The Importance Of Being Earnest Literary Analysis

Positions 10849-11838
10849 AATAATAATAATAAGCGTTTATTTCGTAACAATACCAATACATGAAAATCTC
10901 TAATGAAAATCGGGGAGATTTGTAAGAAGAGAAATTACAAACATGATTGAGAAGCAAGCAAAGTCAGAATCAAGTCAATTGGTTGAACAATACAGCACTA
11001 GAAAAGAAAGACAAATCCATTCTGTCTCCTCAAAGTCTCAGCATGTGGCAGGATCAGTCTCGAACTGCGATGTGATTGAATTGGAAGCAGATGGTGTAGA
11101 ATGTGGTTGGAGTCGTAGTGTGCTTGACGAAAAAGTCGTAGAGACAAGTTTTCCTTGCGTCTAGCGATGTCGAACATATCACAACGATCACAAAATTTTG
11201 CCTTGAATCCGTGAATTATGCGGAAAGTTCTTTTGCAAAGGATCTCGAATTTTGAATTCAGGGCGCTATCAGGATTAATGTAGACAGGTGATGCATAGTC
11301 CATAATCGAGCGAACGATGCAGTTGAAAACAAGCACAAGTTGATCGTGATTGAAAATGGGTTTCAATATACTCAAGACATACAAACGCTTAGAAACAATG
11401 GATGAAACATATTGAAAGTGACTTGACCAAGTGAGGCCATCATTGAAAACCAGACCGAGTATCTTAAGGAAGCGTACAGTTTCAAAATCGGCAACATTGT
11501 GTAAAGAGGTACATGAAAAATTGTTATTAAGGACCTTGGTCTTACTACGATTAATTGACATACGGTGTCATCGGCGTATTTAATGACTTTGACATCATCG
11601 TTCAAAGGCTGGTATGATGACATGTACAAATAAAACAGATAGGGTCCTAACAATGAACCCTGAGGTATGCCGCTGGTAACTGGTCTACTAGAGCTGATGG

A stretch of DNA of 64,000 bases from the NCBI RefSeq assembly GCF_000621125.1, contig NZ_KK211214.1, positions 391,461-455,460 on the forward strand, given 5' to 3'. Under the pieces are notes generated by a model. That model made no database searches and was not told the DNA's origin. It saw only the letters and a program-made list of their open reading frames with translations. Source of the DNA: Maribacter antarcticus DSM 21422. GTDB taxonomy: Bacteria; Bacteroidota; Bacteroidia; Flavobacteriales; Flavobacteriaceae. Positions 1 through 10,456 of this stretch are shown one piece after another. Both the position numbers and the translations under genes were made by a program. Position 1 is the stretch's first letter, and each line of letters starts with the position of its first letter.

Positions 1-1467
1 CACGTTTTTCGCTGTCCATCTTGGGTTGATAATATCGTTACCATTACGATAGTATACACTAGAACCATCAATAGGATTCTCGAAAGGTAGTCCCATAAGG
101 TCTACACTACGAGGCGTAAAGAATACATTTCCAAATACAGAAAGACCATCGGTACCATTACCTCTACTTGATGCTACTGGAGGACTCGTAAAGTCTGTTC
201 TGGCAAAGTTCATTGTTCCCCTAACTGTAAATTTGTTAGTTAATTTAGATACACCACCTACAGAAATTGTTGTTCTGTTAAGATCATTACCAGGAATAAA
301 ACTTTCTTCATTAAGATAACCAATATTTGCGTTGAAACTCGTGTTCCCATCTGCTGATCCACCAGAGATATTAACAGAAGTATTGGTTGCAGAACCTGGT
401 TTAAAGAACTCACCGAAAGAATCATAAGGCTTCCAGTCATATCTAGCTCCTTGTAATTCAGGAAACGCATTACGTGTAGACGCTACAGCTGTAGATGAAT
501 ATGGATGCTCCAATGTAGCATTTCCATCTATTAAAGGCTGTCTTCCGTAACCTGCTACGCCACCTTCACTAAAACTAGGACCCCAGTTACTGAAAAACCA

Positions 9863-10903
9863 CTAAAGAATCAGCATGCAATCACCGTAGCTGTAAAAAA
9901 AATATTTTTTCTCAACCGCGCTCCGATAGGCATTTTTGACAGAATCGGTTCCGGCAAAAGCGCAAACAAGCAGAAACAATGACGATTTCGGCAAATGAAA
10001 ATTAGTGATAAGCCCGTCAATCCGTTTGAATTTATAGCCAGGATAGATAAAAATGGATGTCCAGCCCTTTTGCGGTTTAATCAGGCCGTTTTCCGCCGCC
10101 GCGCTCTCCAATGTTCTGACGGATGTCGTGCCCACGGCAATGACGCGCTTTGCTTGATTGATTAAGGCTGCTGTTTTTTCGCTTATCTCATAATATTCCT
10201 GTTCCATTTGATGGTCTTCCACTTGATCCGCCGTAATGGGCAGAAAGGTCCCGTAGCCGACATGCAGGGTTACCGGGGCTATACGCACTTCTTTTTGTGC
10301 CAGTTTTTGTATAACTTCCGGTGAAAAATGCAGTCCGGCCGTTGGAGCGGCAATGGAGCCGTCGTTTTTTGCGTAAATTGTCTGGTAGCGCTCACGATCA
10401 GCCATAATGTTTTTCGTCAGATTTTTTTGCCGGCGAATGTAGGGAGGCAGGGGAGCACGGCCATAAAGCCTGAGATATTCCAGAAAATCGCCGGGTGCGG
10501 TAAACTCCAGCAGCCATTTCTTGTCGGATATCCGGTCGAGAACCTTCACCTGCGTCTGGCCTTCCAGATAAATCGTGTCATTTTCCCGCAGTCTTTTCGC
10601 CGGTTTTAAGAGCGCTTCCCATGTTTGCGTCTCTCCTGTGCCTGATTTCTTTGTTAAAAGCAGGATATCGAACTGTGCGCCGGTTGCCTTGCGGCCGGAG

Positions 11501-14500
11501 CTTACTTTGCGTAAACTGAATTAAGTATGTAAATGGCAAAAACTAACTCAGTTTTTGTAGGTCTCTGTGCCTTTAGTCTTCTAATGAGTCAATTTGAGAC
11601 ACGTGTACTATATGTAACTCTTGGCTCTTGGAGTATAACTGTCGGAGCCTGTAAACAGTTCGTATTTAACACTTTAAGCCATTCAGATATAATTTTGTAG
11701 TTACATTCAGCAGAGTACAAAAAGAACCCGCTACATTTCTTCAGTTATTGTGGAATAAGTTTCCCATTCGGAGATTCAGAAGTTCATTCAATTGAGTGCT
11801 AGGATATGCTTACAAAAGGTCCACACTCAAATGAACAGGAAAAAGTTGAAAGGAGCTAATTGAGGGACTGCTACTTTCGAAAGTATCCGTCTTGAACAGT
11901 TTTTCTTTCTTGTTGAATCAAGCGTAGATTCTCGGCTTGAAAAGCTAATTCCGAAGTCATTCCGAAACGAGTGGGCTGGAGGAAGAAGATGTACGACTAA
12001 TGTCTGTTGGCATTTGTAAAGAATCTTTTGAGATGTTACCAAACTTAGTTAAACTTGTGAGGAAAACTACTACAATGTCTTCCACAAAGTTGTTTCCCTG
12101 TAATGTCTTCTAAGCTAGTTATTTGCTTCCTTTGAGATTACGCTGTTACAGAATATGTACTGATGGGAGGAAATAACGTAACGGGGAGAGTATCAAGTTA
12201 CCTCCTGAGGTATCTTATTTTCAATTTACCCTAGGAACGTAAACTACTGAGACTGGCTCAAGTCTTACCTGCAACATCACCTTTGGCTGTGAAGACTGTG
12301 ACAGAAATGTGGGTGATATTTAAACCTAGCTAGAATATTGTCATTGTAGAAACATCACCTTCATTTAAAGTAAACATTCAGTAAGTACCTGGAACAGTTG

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Man Ieng Wong Dr. Damian Shaw ENGB220-001 12 April 2016 Is Oscar Wilde’s The Importance Of Being Ernest Merely Written To Amuse An Audience, Or Does It Have A Serious Moral Message? Oscar Wilde’s The Importance of Being Earnest is a comedy produced and released in 1895. It is regarded as his most famous and successful work. Wilde showed his marvelous skills in using humorous and satirical words in the play. However, in the early and mid-twentieth century, many people criticized that it was barely a play to amuse the audience, but without any meaningful inspiration. In order to overturn this comment, it is necessary to have an analysis of the play. “… He developed a set of attitudes and postures for which he would eventually become famous. Chief among these were his flamboyant style of dress, his contempt for conventional values, and his belief in aestheticism…” (SparkNotes Editors), Wilde was dissatisfied with the Victorian social values. In The Importance of Being Earnest, Wilde satirized the ideas of the Victorian upper class society through a few aspects. One of the main points he claimed is people’s attitude towards marriage in the Victorian society that “whether marriage is pleasurable or a restrictive social duty” (Shmoop Editorial Team). Lady Bracknell is a typical character represented the superficial upper class. When she noticed that her daughter Gwendolen was going to be engaged to Mr. Worthing, the most she concerned was not whether the man really loved her

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